The Rover begins with thirty minutes of riveting nihilism, ends with ten minutes of uncomfortable humility, and connects the two with sixty minutes of cliches, obviousness, and desperation.
Directed by David Michôd, the man responsible for 2010’s Australian gangster, sleeper, masterpiece Animal Kingdom, The Rover takes place in the lawless Outback years after the “financial collapse,” and follows Guy Pearce on a mission to retrieve his stolen automobile. Along the way he teams up with Robert Pattinson, the slow brother of the man who stole it, and you guessed it, the two begin to learn about each other and how they came to this particular moment in their lives.
Michôd has a lot of fun with his world in the beginning, and executes a captivating set-up based solely off the simple motivation of a man trying to get his car back, complete with shocking displays of graphic violence, sparse dialogue (save for one ingenious exchange of non sequitur), amplified, crystal-clear sound effects (the kind that always seem to become the center of attention amid films featuring excessive heat and futility), and frame-filling anamorphic cinematography that makes cinephiles drool. But the trade-off for this indulgence is that somewhere during the second act the other shoe needs to drop, and it never does. Michôd is content to fall into the trap of repeating the same soft/loud cycles of punctuating reflective moments with more unexpected violence, and trotting out well-worn themes like redemption at the hands of the meek and lame, as he believes himself safe in the world of archetypes, and wastes time that could have been spent making the story fuller and richer.
Robert Pattinson is good, with certainly much more to chew on than Pearce, but there are times when he oversells his twitchy half-wit, and trapped in a film that loves to call attention to itself, his performance ultimately becomes more of a burden than an asset. The true gem of this film lies in Antony Partos’s immersive score which is constantly pushing against Michôd’s comfort zone with its atonal, nearly avant-garde jazz flourishes and occasional bursts of melody that for awhile reminded me of what Colin Stetson accomplished with Blue Caprice. If there is a consistent pull of anarchy in The Rover it lies in the soundtrack.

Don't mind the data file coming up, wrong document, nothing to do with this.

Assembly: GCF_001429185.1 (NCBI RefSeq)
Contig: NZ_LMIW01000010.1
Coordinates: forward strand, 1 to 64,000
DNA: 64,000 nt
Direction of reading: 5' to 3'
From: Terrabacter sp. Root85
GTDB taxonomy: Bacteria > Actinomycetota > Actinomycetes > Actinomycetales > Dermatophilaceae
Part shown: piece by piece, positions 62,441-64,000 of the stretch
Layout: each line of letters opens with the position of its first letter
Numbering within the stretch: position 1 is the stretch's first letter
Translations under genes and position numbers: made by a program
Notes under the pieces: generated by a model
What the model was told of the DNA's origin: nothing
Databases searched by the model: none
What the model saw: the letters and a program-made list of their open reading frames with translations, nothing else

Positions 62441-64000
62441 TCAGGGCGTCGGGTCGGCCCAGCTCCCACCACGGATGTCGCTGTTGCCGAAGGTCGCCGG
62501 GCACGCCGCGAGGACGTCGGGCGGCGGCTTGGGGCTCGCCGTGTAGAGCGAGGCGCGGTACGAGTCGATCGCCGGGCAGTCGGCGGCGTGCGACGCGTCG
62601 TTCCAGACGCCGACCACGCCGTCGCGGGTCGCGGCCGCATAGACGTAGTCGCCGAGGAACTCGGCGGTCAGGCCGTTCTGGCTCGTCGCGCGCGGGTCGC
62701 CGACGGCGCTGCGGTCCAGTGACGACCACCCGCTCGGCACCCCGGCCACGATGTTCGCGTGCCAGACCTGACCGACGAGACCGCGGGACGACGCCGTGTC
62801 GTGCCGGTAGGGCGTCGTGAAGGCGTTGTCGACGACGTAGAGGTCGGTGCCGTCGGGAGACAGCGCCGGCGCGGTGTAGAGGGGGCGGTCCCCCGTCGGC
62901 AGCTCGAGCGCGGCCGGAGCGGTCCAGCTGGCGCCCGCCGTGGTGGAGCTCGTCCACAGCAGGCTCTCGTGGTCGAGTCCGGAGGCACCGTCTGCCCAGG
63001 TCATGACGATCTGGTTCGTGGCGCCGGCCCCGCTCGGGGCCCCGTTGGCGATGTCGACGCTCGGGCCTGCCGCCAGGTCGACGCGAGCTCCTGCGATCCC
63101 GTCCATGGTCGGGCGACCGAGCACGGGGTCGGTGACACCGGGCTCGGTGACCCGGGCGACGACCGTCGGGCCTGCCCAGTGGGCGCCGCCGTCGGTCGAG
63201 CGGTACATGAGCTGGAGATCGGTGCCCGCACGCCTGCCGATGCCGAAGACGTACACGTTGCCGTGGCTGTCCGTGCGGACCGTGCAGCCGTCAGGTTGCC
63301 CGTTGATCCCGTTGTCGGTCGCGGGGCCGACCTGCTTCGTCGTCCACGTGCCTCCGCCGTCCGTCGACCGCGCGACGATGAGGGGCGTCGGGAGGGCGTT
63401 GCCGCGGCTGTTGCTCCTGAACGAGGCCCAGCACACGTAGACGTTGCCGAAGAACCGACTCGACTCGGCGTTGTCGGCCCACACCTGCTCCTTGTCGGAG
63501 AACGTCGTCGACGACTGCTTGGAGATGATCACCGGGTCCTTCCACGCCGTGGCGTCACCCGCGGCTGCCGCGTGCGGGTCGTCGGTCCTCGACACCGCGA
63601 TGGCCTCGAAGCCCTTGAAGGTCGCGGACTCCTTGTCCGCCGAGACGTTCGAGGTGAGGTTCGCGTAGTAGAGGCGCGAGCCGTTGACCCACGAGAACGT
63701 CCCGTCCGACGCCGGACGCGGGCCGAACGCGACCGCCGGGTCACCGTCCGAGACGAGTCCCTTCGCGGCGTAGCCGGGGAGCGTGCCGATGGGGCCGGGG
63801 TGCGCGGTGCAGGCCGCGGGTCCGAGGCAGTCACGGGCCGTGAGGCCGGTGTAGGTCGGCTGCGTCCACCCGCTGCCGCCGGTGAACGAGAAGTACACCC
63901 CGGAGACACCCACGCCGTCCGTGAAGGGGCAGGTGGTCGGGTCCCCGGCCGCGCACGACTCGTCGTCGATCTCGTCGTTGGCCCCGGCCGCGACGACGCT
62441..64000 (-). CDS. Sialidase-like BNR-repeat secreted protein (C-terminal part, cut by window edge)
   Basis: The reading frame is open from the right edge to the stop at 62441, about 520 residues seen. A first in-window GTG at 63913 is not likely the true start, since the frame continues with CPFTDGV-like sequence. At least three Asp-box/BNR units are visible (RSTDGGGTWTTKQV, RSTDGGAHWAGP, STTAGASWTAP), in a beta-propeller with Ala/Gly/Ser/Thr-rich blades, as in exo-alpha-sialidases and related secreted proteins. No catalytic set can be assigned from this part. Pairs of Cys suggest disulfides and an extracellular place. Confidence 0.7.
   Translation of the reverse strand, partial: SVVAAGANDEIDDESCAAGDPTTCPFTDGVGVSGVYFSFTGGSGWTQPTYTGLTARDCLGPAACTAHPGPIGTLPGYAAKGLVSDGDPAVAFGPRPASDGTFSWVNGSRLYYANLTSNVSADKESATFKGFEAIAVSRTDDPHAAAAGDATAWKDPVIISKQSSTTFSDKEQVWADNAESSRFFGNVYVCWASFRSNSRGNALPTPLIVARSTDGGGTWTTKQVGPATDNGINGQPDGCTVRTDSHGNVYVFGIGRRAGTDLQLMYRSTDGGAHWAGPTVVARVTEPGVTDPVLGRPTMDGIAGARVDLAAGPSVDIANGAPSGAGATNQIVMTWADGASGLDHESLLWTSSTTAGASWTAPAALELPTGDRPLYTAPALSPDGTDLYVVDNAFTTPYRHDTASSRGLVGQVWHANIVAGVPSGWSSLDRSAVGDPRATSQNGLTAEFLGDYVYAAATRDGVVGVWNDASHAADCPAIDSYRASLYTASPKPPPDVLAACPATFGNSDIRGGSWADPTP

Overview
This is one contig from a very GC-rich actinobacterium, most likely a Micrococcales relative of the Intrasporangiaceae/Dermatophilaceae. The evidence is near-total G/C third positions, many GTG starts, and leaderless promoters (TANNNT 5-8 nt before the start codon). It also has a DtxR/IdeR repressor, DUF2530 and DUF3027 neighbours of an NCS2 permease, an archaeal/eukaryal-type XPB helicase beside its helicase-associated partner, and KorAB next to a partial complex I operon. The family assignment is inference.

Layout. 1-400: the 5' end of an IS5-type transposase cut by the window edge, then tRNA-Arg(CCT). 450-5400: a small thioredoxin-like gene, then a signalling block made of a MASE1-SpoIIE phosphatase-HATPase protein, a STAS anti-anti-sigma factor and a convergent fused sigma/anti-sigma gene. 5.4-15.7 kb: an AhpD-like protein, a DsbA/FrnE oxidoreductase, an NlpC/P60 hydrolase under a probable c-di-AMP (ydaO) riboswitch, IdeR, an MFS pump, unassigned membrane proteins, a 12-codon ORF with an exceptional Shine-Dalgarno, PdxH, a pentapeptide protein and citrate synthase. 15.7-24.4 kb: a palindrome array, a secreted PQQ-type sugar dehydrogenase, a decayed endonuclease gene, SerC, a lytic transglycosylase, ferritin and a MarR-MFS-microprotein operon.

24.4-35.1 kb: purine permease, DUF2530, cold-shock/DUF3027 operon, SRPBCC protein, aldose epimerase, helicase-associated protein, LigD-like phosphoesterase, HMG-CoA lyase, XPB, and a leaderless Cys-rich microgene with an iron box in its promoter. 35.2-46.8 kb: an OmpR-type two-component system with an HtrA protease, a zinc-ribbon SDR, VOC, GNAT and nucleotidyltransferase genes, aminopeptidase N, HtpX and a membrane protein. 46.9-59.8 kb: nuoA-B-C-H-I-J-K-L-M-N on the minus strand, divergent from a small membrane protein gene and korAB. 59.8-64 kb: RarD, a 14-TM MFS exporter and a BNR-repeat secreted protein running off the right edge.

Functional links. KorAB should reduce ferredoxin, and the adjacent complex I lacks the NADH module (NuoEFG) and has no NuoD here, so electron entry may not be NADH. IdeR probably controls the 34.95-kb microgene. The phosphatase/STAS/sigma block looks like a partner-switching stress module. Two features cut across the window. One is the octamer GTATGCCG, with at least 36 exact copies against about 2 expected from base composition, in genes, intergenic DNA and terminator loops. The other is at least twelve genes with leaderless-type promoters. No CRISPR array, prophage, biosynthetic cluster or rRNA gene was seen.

By the end of the film I didn’t care about these characters one bit, and at the point when I realized I wasn’t going to get anything more substantive than the same old FTW misanthropy (save God’s small creatures) I started getting pissed off at the little narrative flaws, like if you got the upper hand on someone chasing you down, why would you just knock them out and throw their car keys on the ground next to them? Or why, if you are close enough to hear gunshots, would you ignore the first few, and only come running a few minutes later when it became an all-out shootout? And why, Michôd, do you intentionally skip over parts of the story that I wanted answers to? All these things could be forgiven if they were in aid of a truly transcendent ending, but instead The Rover builds to a final moment that is strangely both crowd-pleasing AND bleak, and no matter how you choose to look at it, it’s hard to muster much more than a cool detachment at what he accomplished.
The Verdict: Pan